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After pay raise, BRT picks up the pace

Behold the motivational power of money.

After Mayor Nutter allowed a controversial bill to become law that increases pay for most members of the Board of Revision of Taxes, the panel is suddenly plowing through the 23,000 property-tax appeals it is tasked with adjudicating in the wake of last year's citywide reassessment.

BRT Executive Director Carla Pagan told City Council today that the board is now hearing 500 to 600 cases per week, compared to the 100 to 200 it was hearing before the pay raise went through. The board now meets 14 times per week, up from three to five, she said.

Pagan said all appeals for residential properties are expected to be resolved by the end of September. (There is not yet a timeline for commercial properties, which can take longer.) At their initial pace, the BRT would have taken years to get through its case load from this year.

No member of the board joined Pagan at today's Council hearing on the agency's budget. But Pagan said the bill, which set salaries for BRT members at a uniform $70,000 - a big increase for some - was the reason for the increased productivity.

"It's a challenge when there's seven people hired to do the same job and they don't make the same pay ... so that bill removed that obstacle," Pagan said. "The removal of that obstacle facilitated" the quicker pace, she said.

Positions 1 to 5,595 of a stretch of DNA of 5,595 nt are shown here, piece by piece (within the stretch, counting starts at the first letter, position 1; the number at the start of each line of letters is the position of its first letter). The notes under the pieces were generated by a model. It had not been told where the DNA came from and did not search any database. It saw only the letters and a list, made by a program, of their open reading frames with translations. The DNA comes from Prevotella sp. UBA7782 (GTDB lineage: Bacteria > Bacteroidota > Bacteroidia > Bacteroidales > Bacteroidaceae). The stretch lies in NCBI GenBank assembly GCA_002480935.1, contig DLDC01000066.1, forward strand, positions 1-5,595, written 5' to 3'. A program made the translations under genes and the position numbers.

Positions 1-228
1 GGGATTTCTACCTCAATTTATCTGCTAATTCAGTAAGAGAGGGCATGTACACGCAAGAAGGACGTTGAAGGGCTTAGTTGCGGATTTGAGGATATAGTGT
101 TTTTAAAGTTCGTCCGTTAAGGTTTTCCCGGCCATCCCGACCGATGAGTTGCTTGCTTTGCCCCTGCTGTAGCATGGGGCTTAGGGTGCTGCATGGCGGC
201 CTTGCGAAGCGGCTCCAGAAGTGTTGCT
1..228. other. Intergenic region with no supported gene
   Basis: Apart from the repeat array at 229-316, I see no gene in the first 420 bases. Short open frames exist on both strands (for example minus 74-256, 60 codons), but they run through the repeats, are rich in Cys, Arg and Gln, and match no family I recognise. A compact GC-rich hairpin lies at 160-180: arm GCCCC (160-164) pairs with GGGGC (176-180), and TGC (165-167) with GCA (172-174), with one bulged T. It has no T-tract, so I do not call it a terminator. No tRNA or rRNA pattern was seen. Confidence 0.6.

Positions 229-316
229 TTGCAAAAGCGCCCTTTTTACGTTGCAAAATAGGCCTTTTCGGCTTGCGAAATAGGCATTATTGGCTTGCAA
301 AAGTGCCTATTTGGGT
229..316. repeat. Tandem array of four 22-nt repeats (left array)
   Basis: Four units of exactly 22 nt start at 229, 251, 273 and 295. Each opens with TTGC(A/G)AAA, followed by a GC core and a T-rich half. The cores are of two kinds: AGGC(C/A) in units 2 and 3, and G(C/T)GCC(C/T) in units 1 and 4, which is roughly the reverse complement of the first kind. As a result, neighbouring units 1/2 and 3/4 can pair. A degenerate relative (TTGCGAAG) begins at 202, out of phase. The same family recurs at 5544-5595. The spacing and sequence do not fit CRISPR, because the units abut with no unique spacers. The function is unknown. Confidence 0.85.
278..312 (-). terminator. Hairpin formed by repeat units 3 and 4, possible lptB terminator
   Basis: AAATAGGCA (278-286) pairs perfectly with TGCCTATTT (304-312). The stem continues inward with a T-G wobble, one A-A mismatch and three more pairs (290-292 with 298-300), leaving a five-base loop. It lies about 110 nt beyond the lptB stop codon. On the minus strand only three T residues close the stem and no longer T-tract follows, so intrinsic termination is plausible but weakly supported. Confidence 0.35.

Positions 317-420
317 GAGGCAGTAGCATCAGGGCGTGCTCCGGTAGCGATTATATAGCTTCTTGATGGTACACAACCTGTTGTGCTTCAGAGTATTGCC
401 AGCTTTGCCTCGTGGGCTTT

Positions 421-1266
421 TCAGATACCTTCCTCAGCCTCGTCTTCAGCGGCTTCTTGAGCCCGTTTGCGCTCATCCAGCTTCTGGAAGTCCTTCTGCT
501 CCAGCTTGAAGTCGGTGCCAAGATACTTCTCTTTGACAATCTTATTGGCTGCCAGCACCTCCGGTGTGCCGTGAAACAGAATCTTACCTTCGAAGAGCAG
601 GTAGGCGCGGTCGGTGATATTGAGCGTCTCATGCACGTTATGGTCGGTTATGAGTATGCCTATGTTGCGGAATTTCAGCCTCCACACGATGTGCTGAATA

Before Nutter let the pay-raise bill become law without his signature earlier this month, the BRT members' pay varied greatly: The chairman made $50,000 per year, the secretary $45,000, two members had $70,000 salaries, and three made only $150 per day.

Councilman Mark Squilla introduced a bill that made them all $70,000, saying that he hoped it would speed up the board's work. BRT Chairman Russell Nigro, in his most recent public comments on the issue, told the Inquirer last month that he "can't go to board members and say, 'I want you to do all this work but I can't pay you.' "

But the bill appears to violate the state constitution, which prohibits officials from having their salaries changed in the middle of their terms, and could be challenged in court.

That provision was the basis for a state Supreme Court decision last year that overturned a pay cut for the BRT that was pushed by Nutter, who earlier in his administration tried to abolish the board altogether.

But Nutter now appears to be going along with the pay hikes. Although he has criticized the BRT members for implying they won't do their jobs without raises, he declined to veto the Squilla bill and has not said he will back a challenge of the pay raises in court.

All members of the BRT, who are appointed by the Court of Common Pleas, were aware of what their pay levels would be when they took office.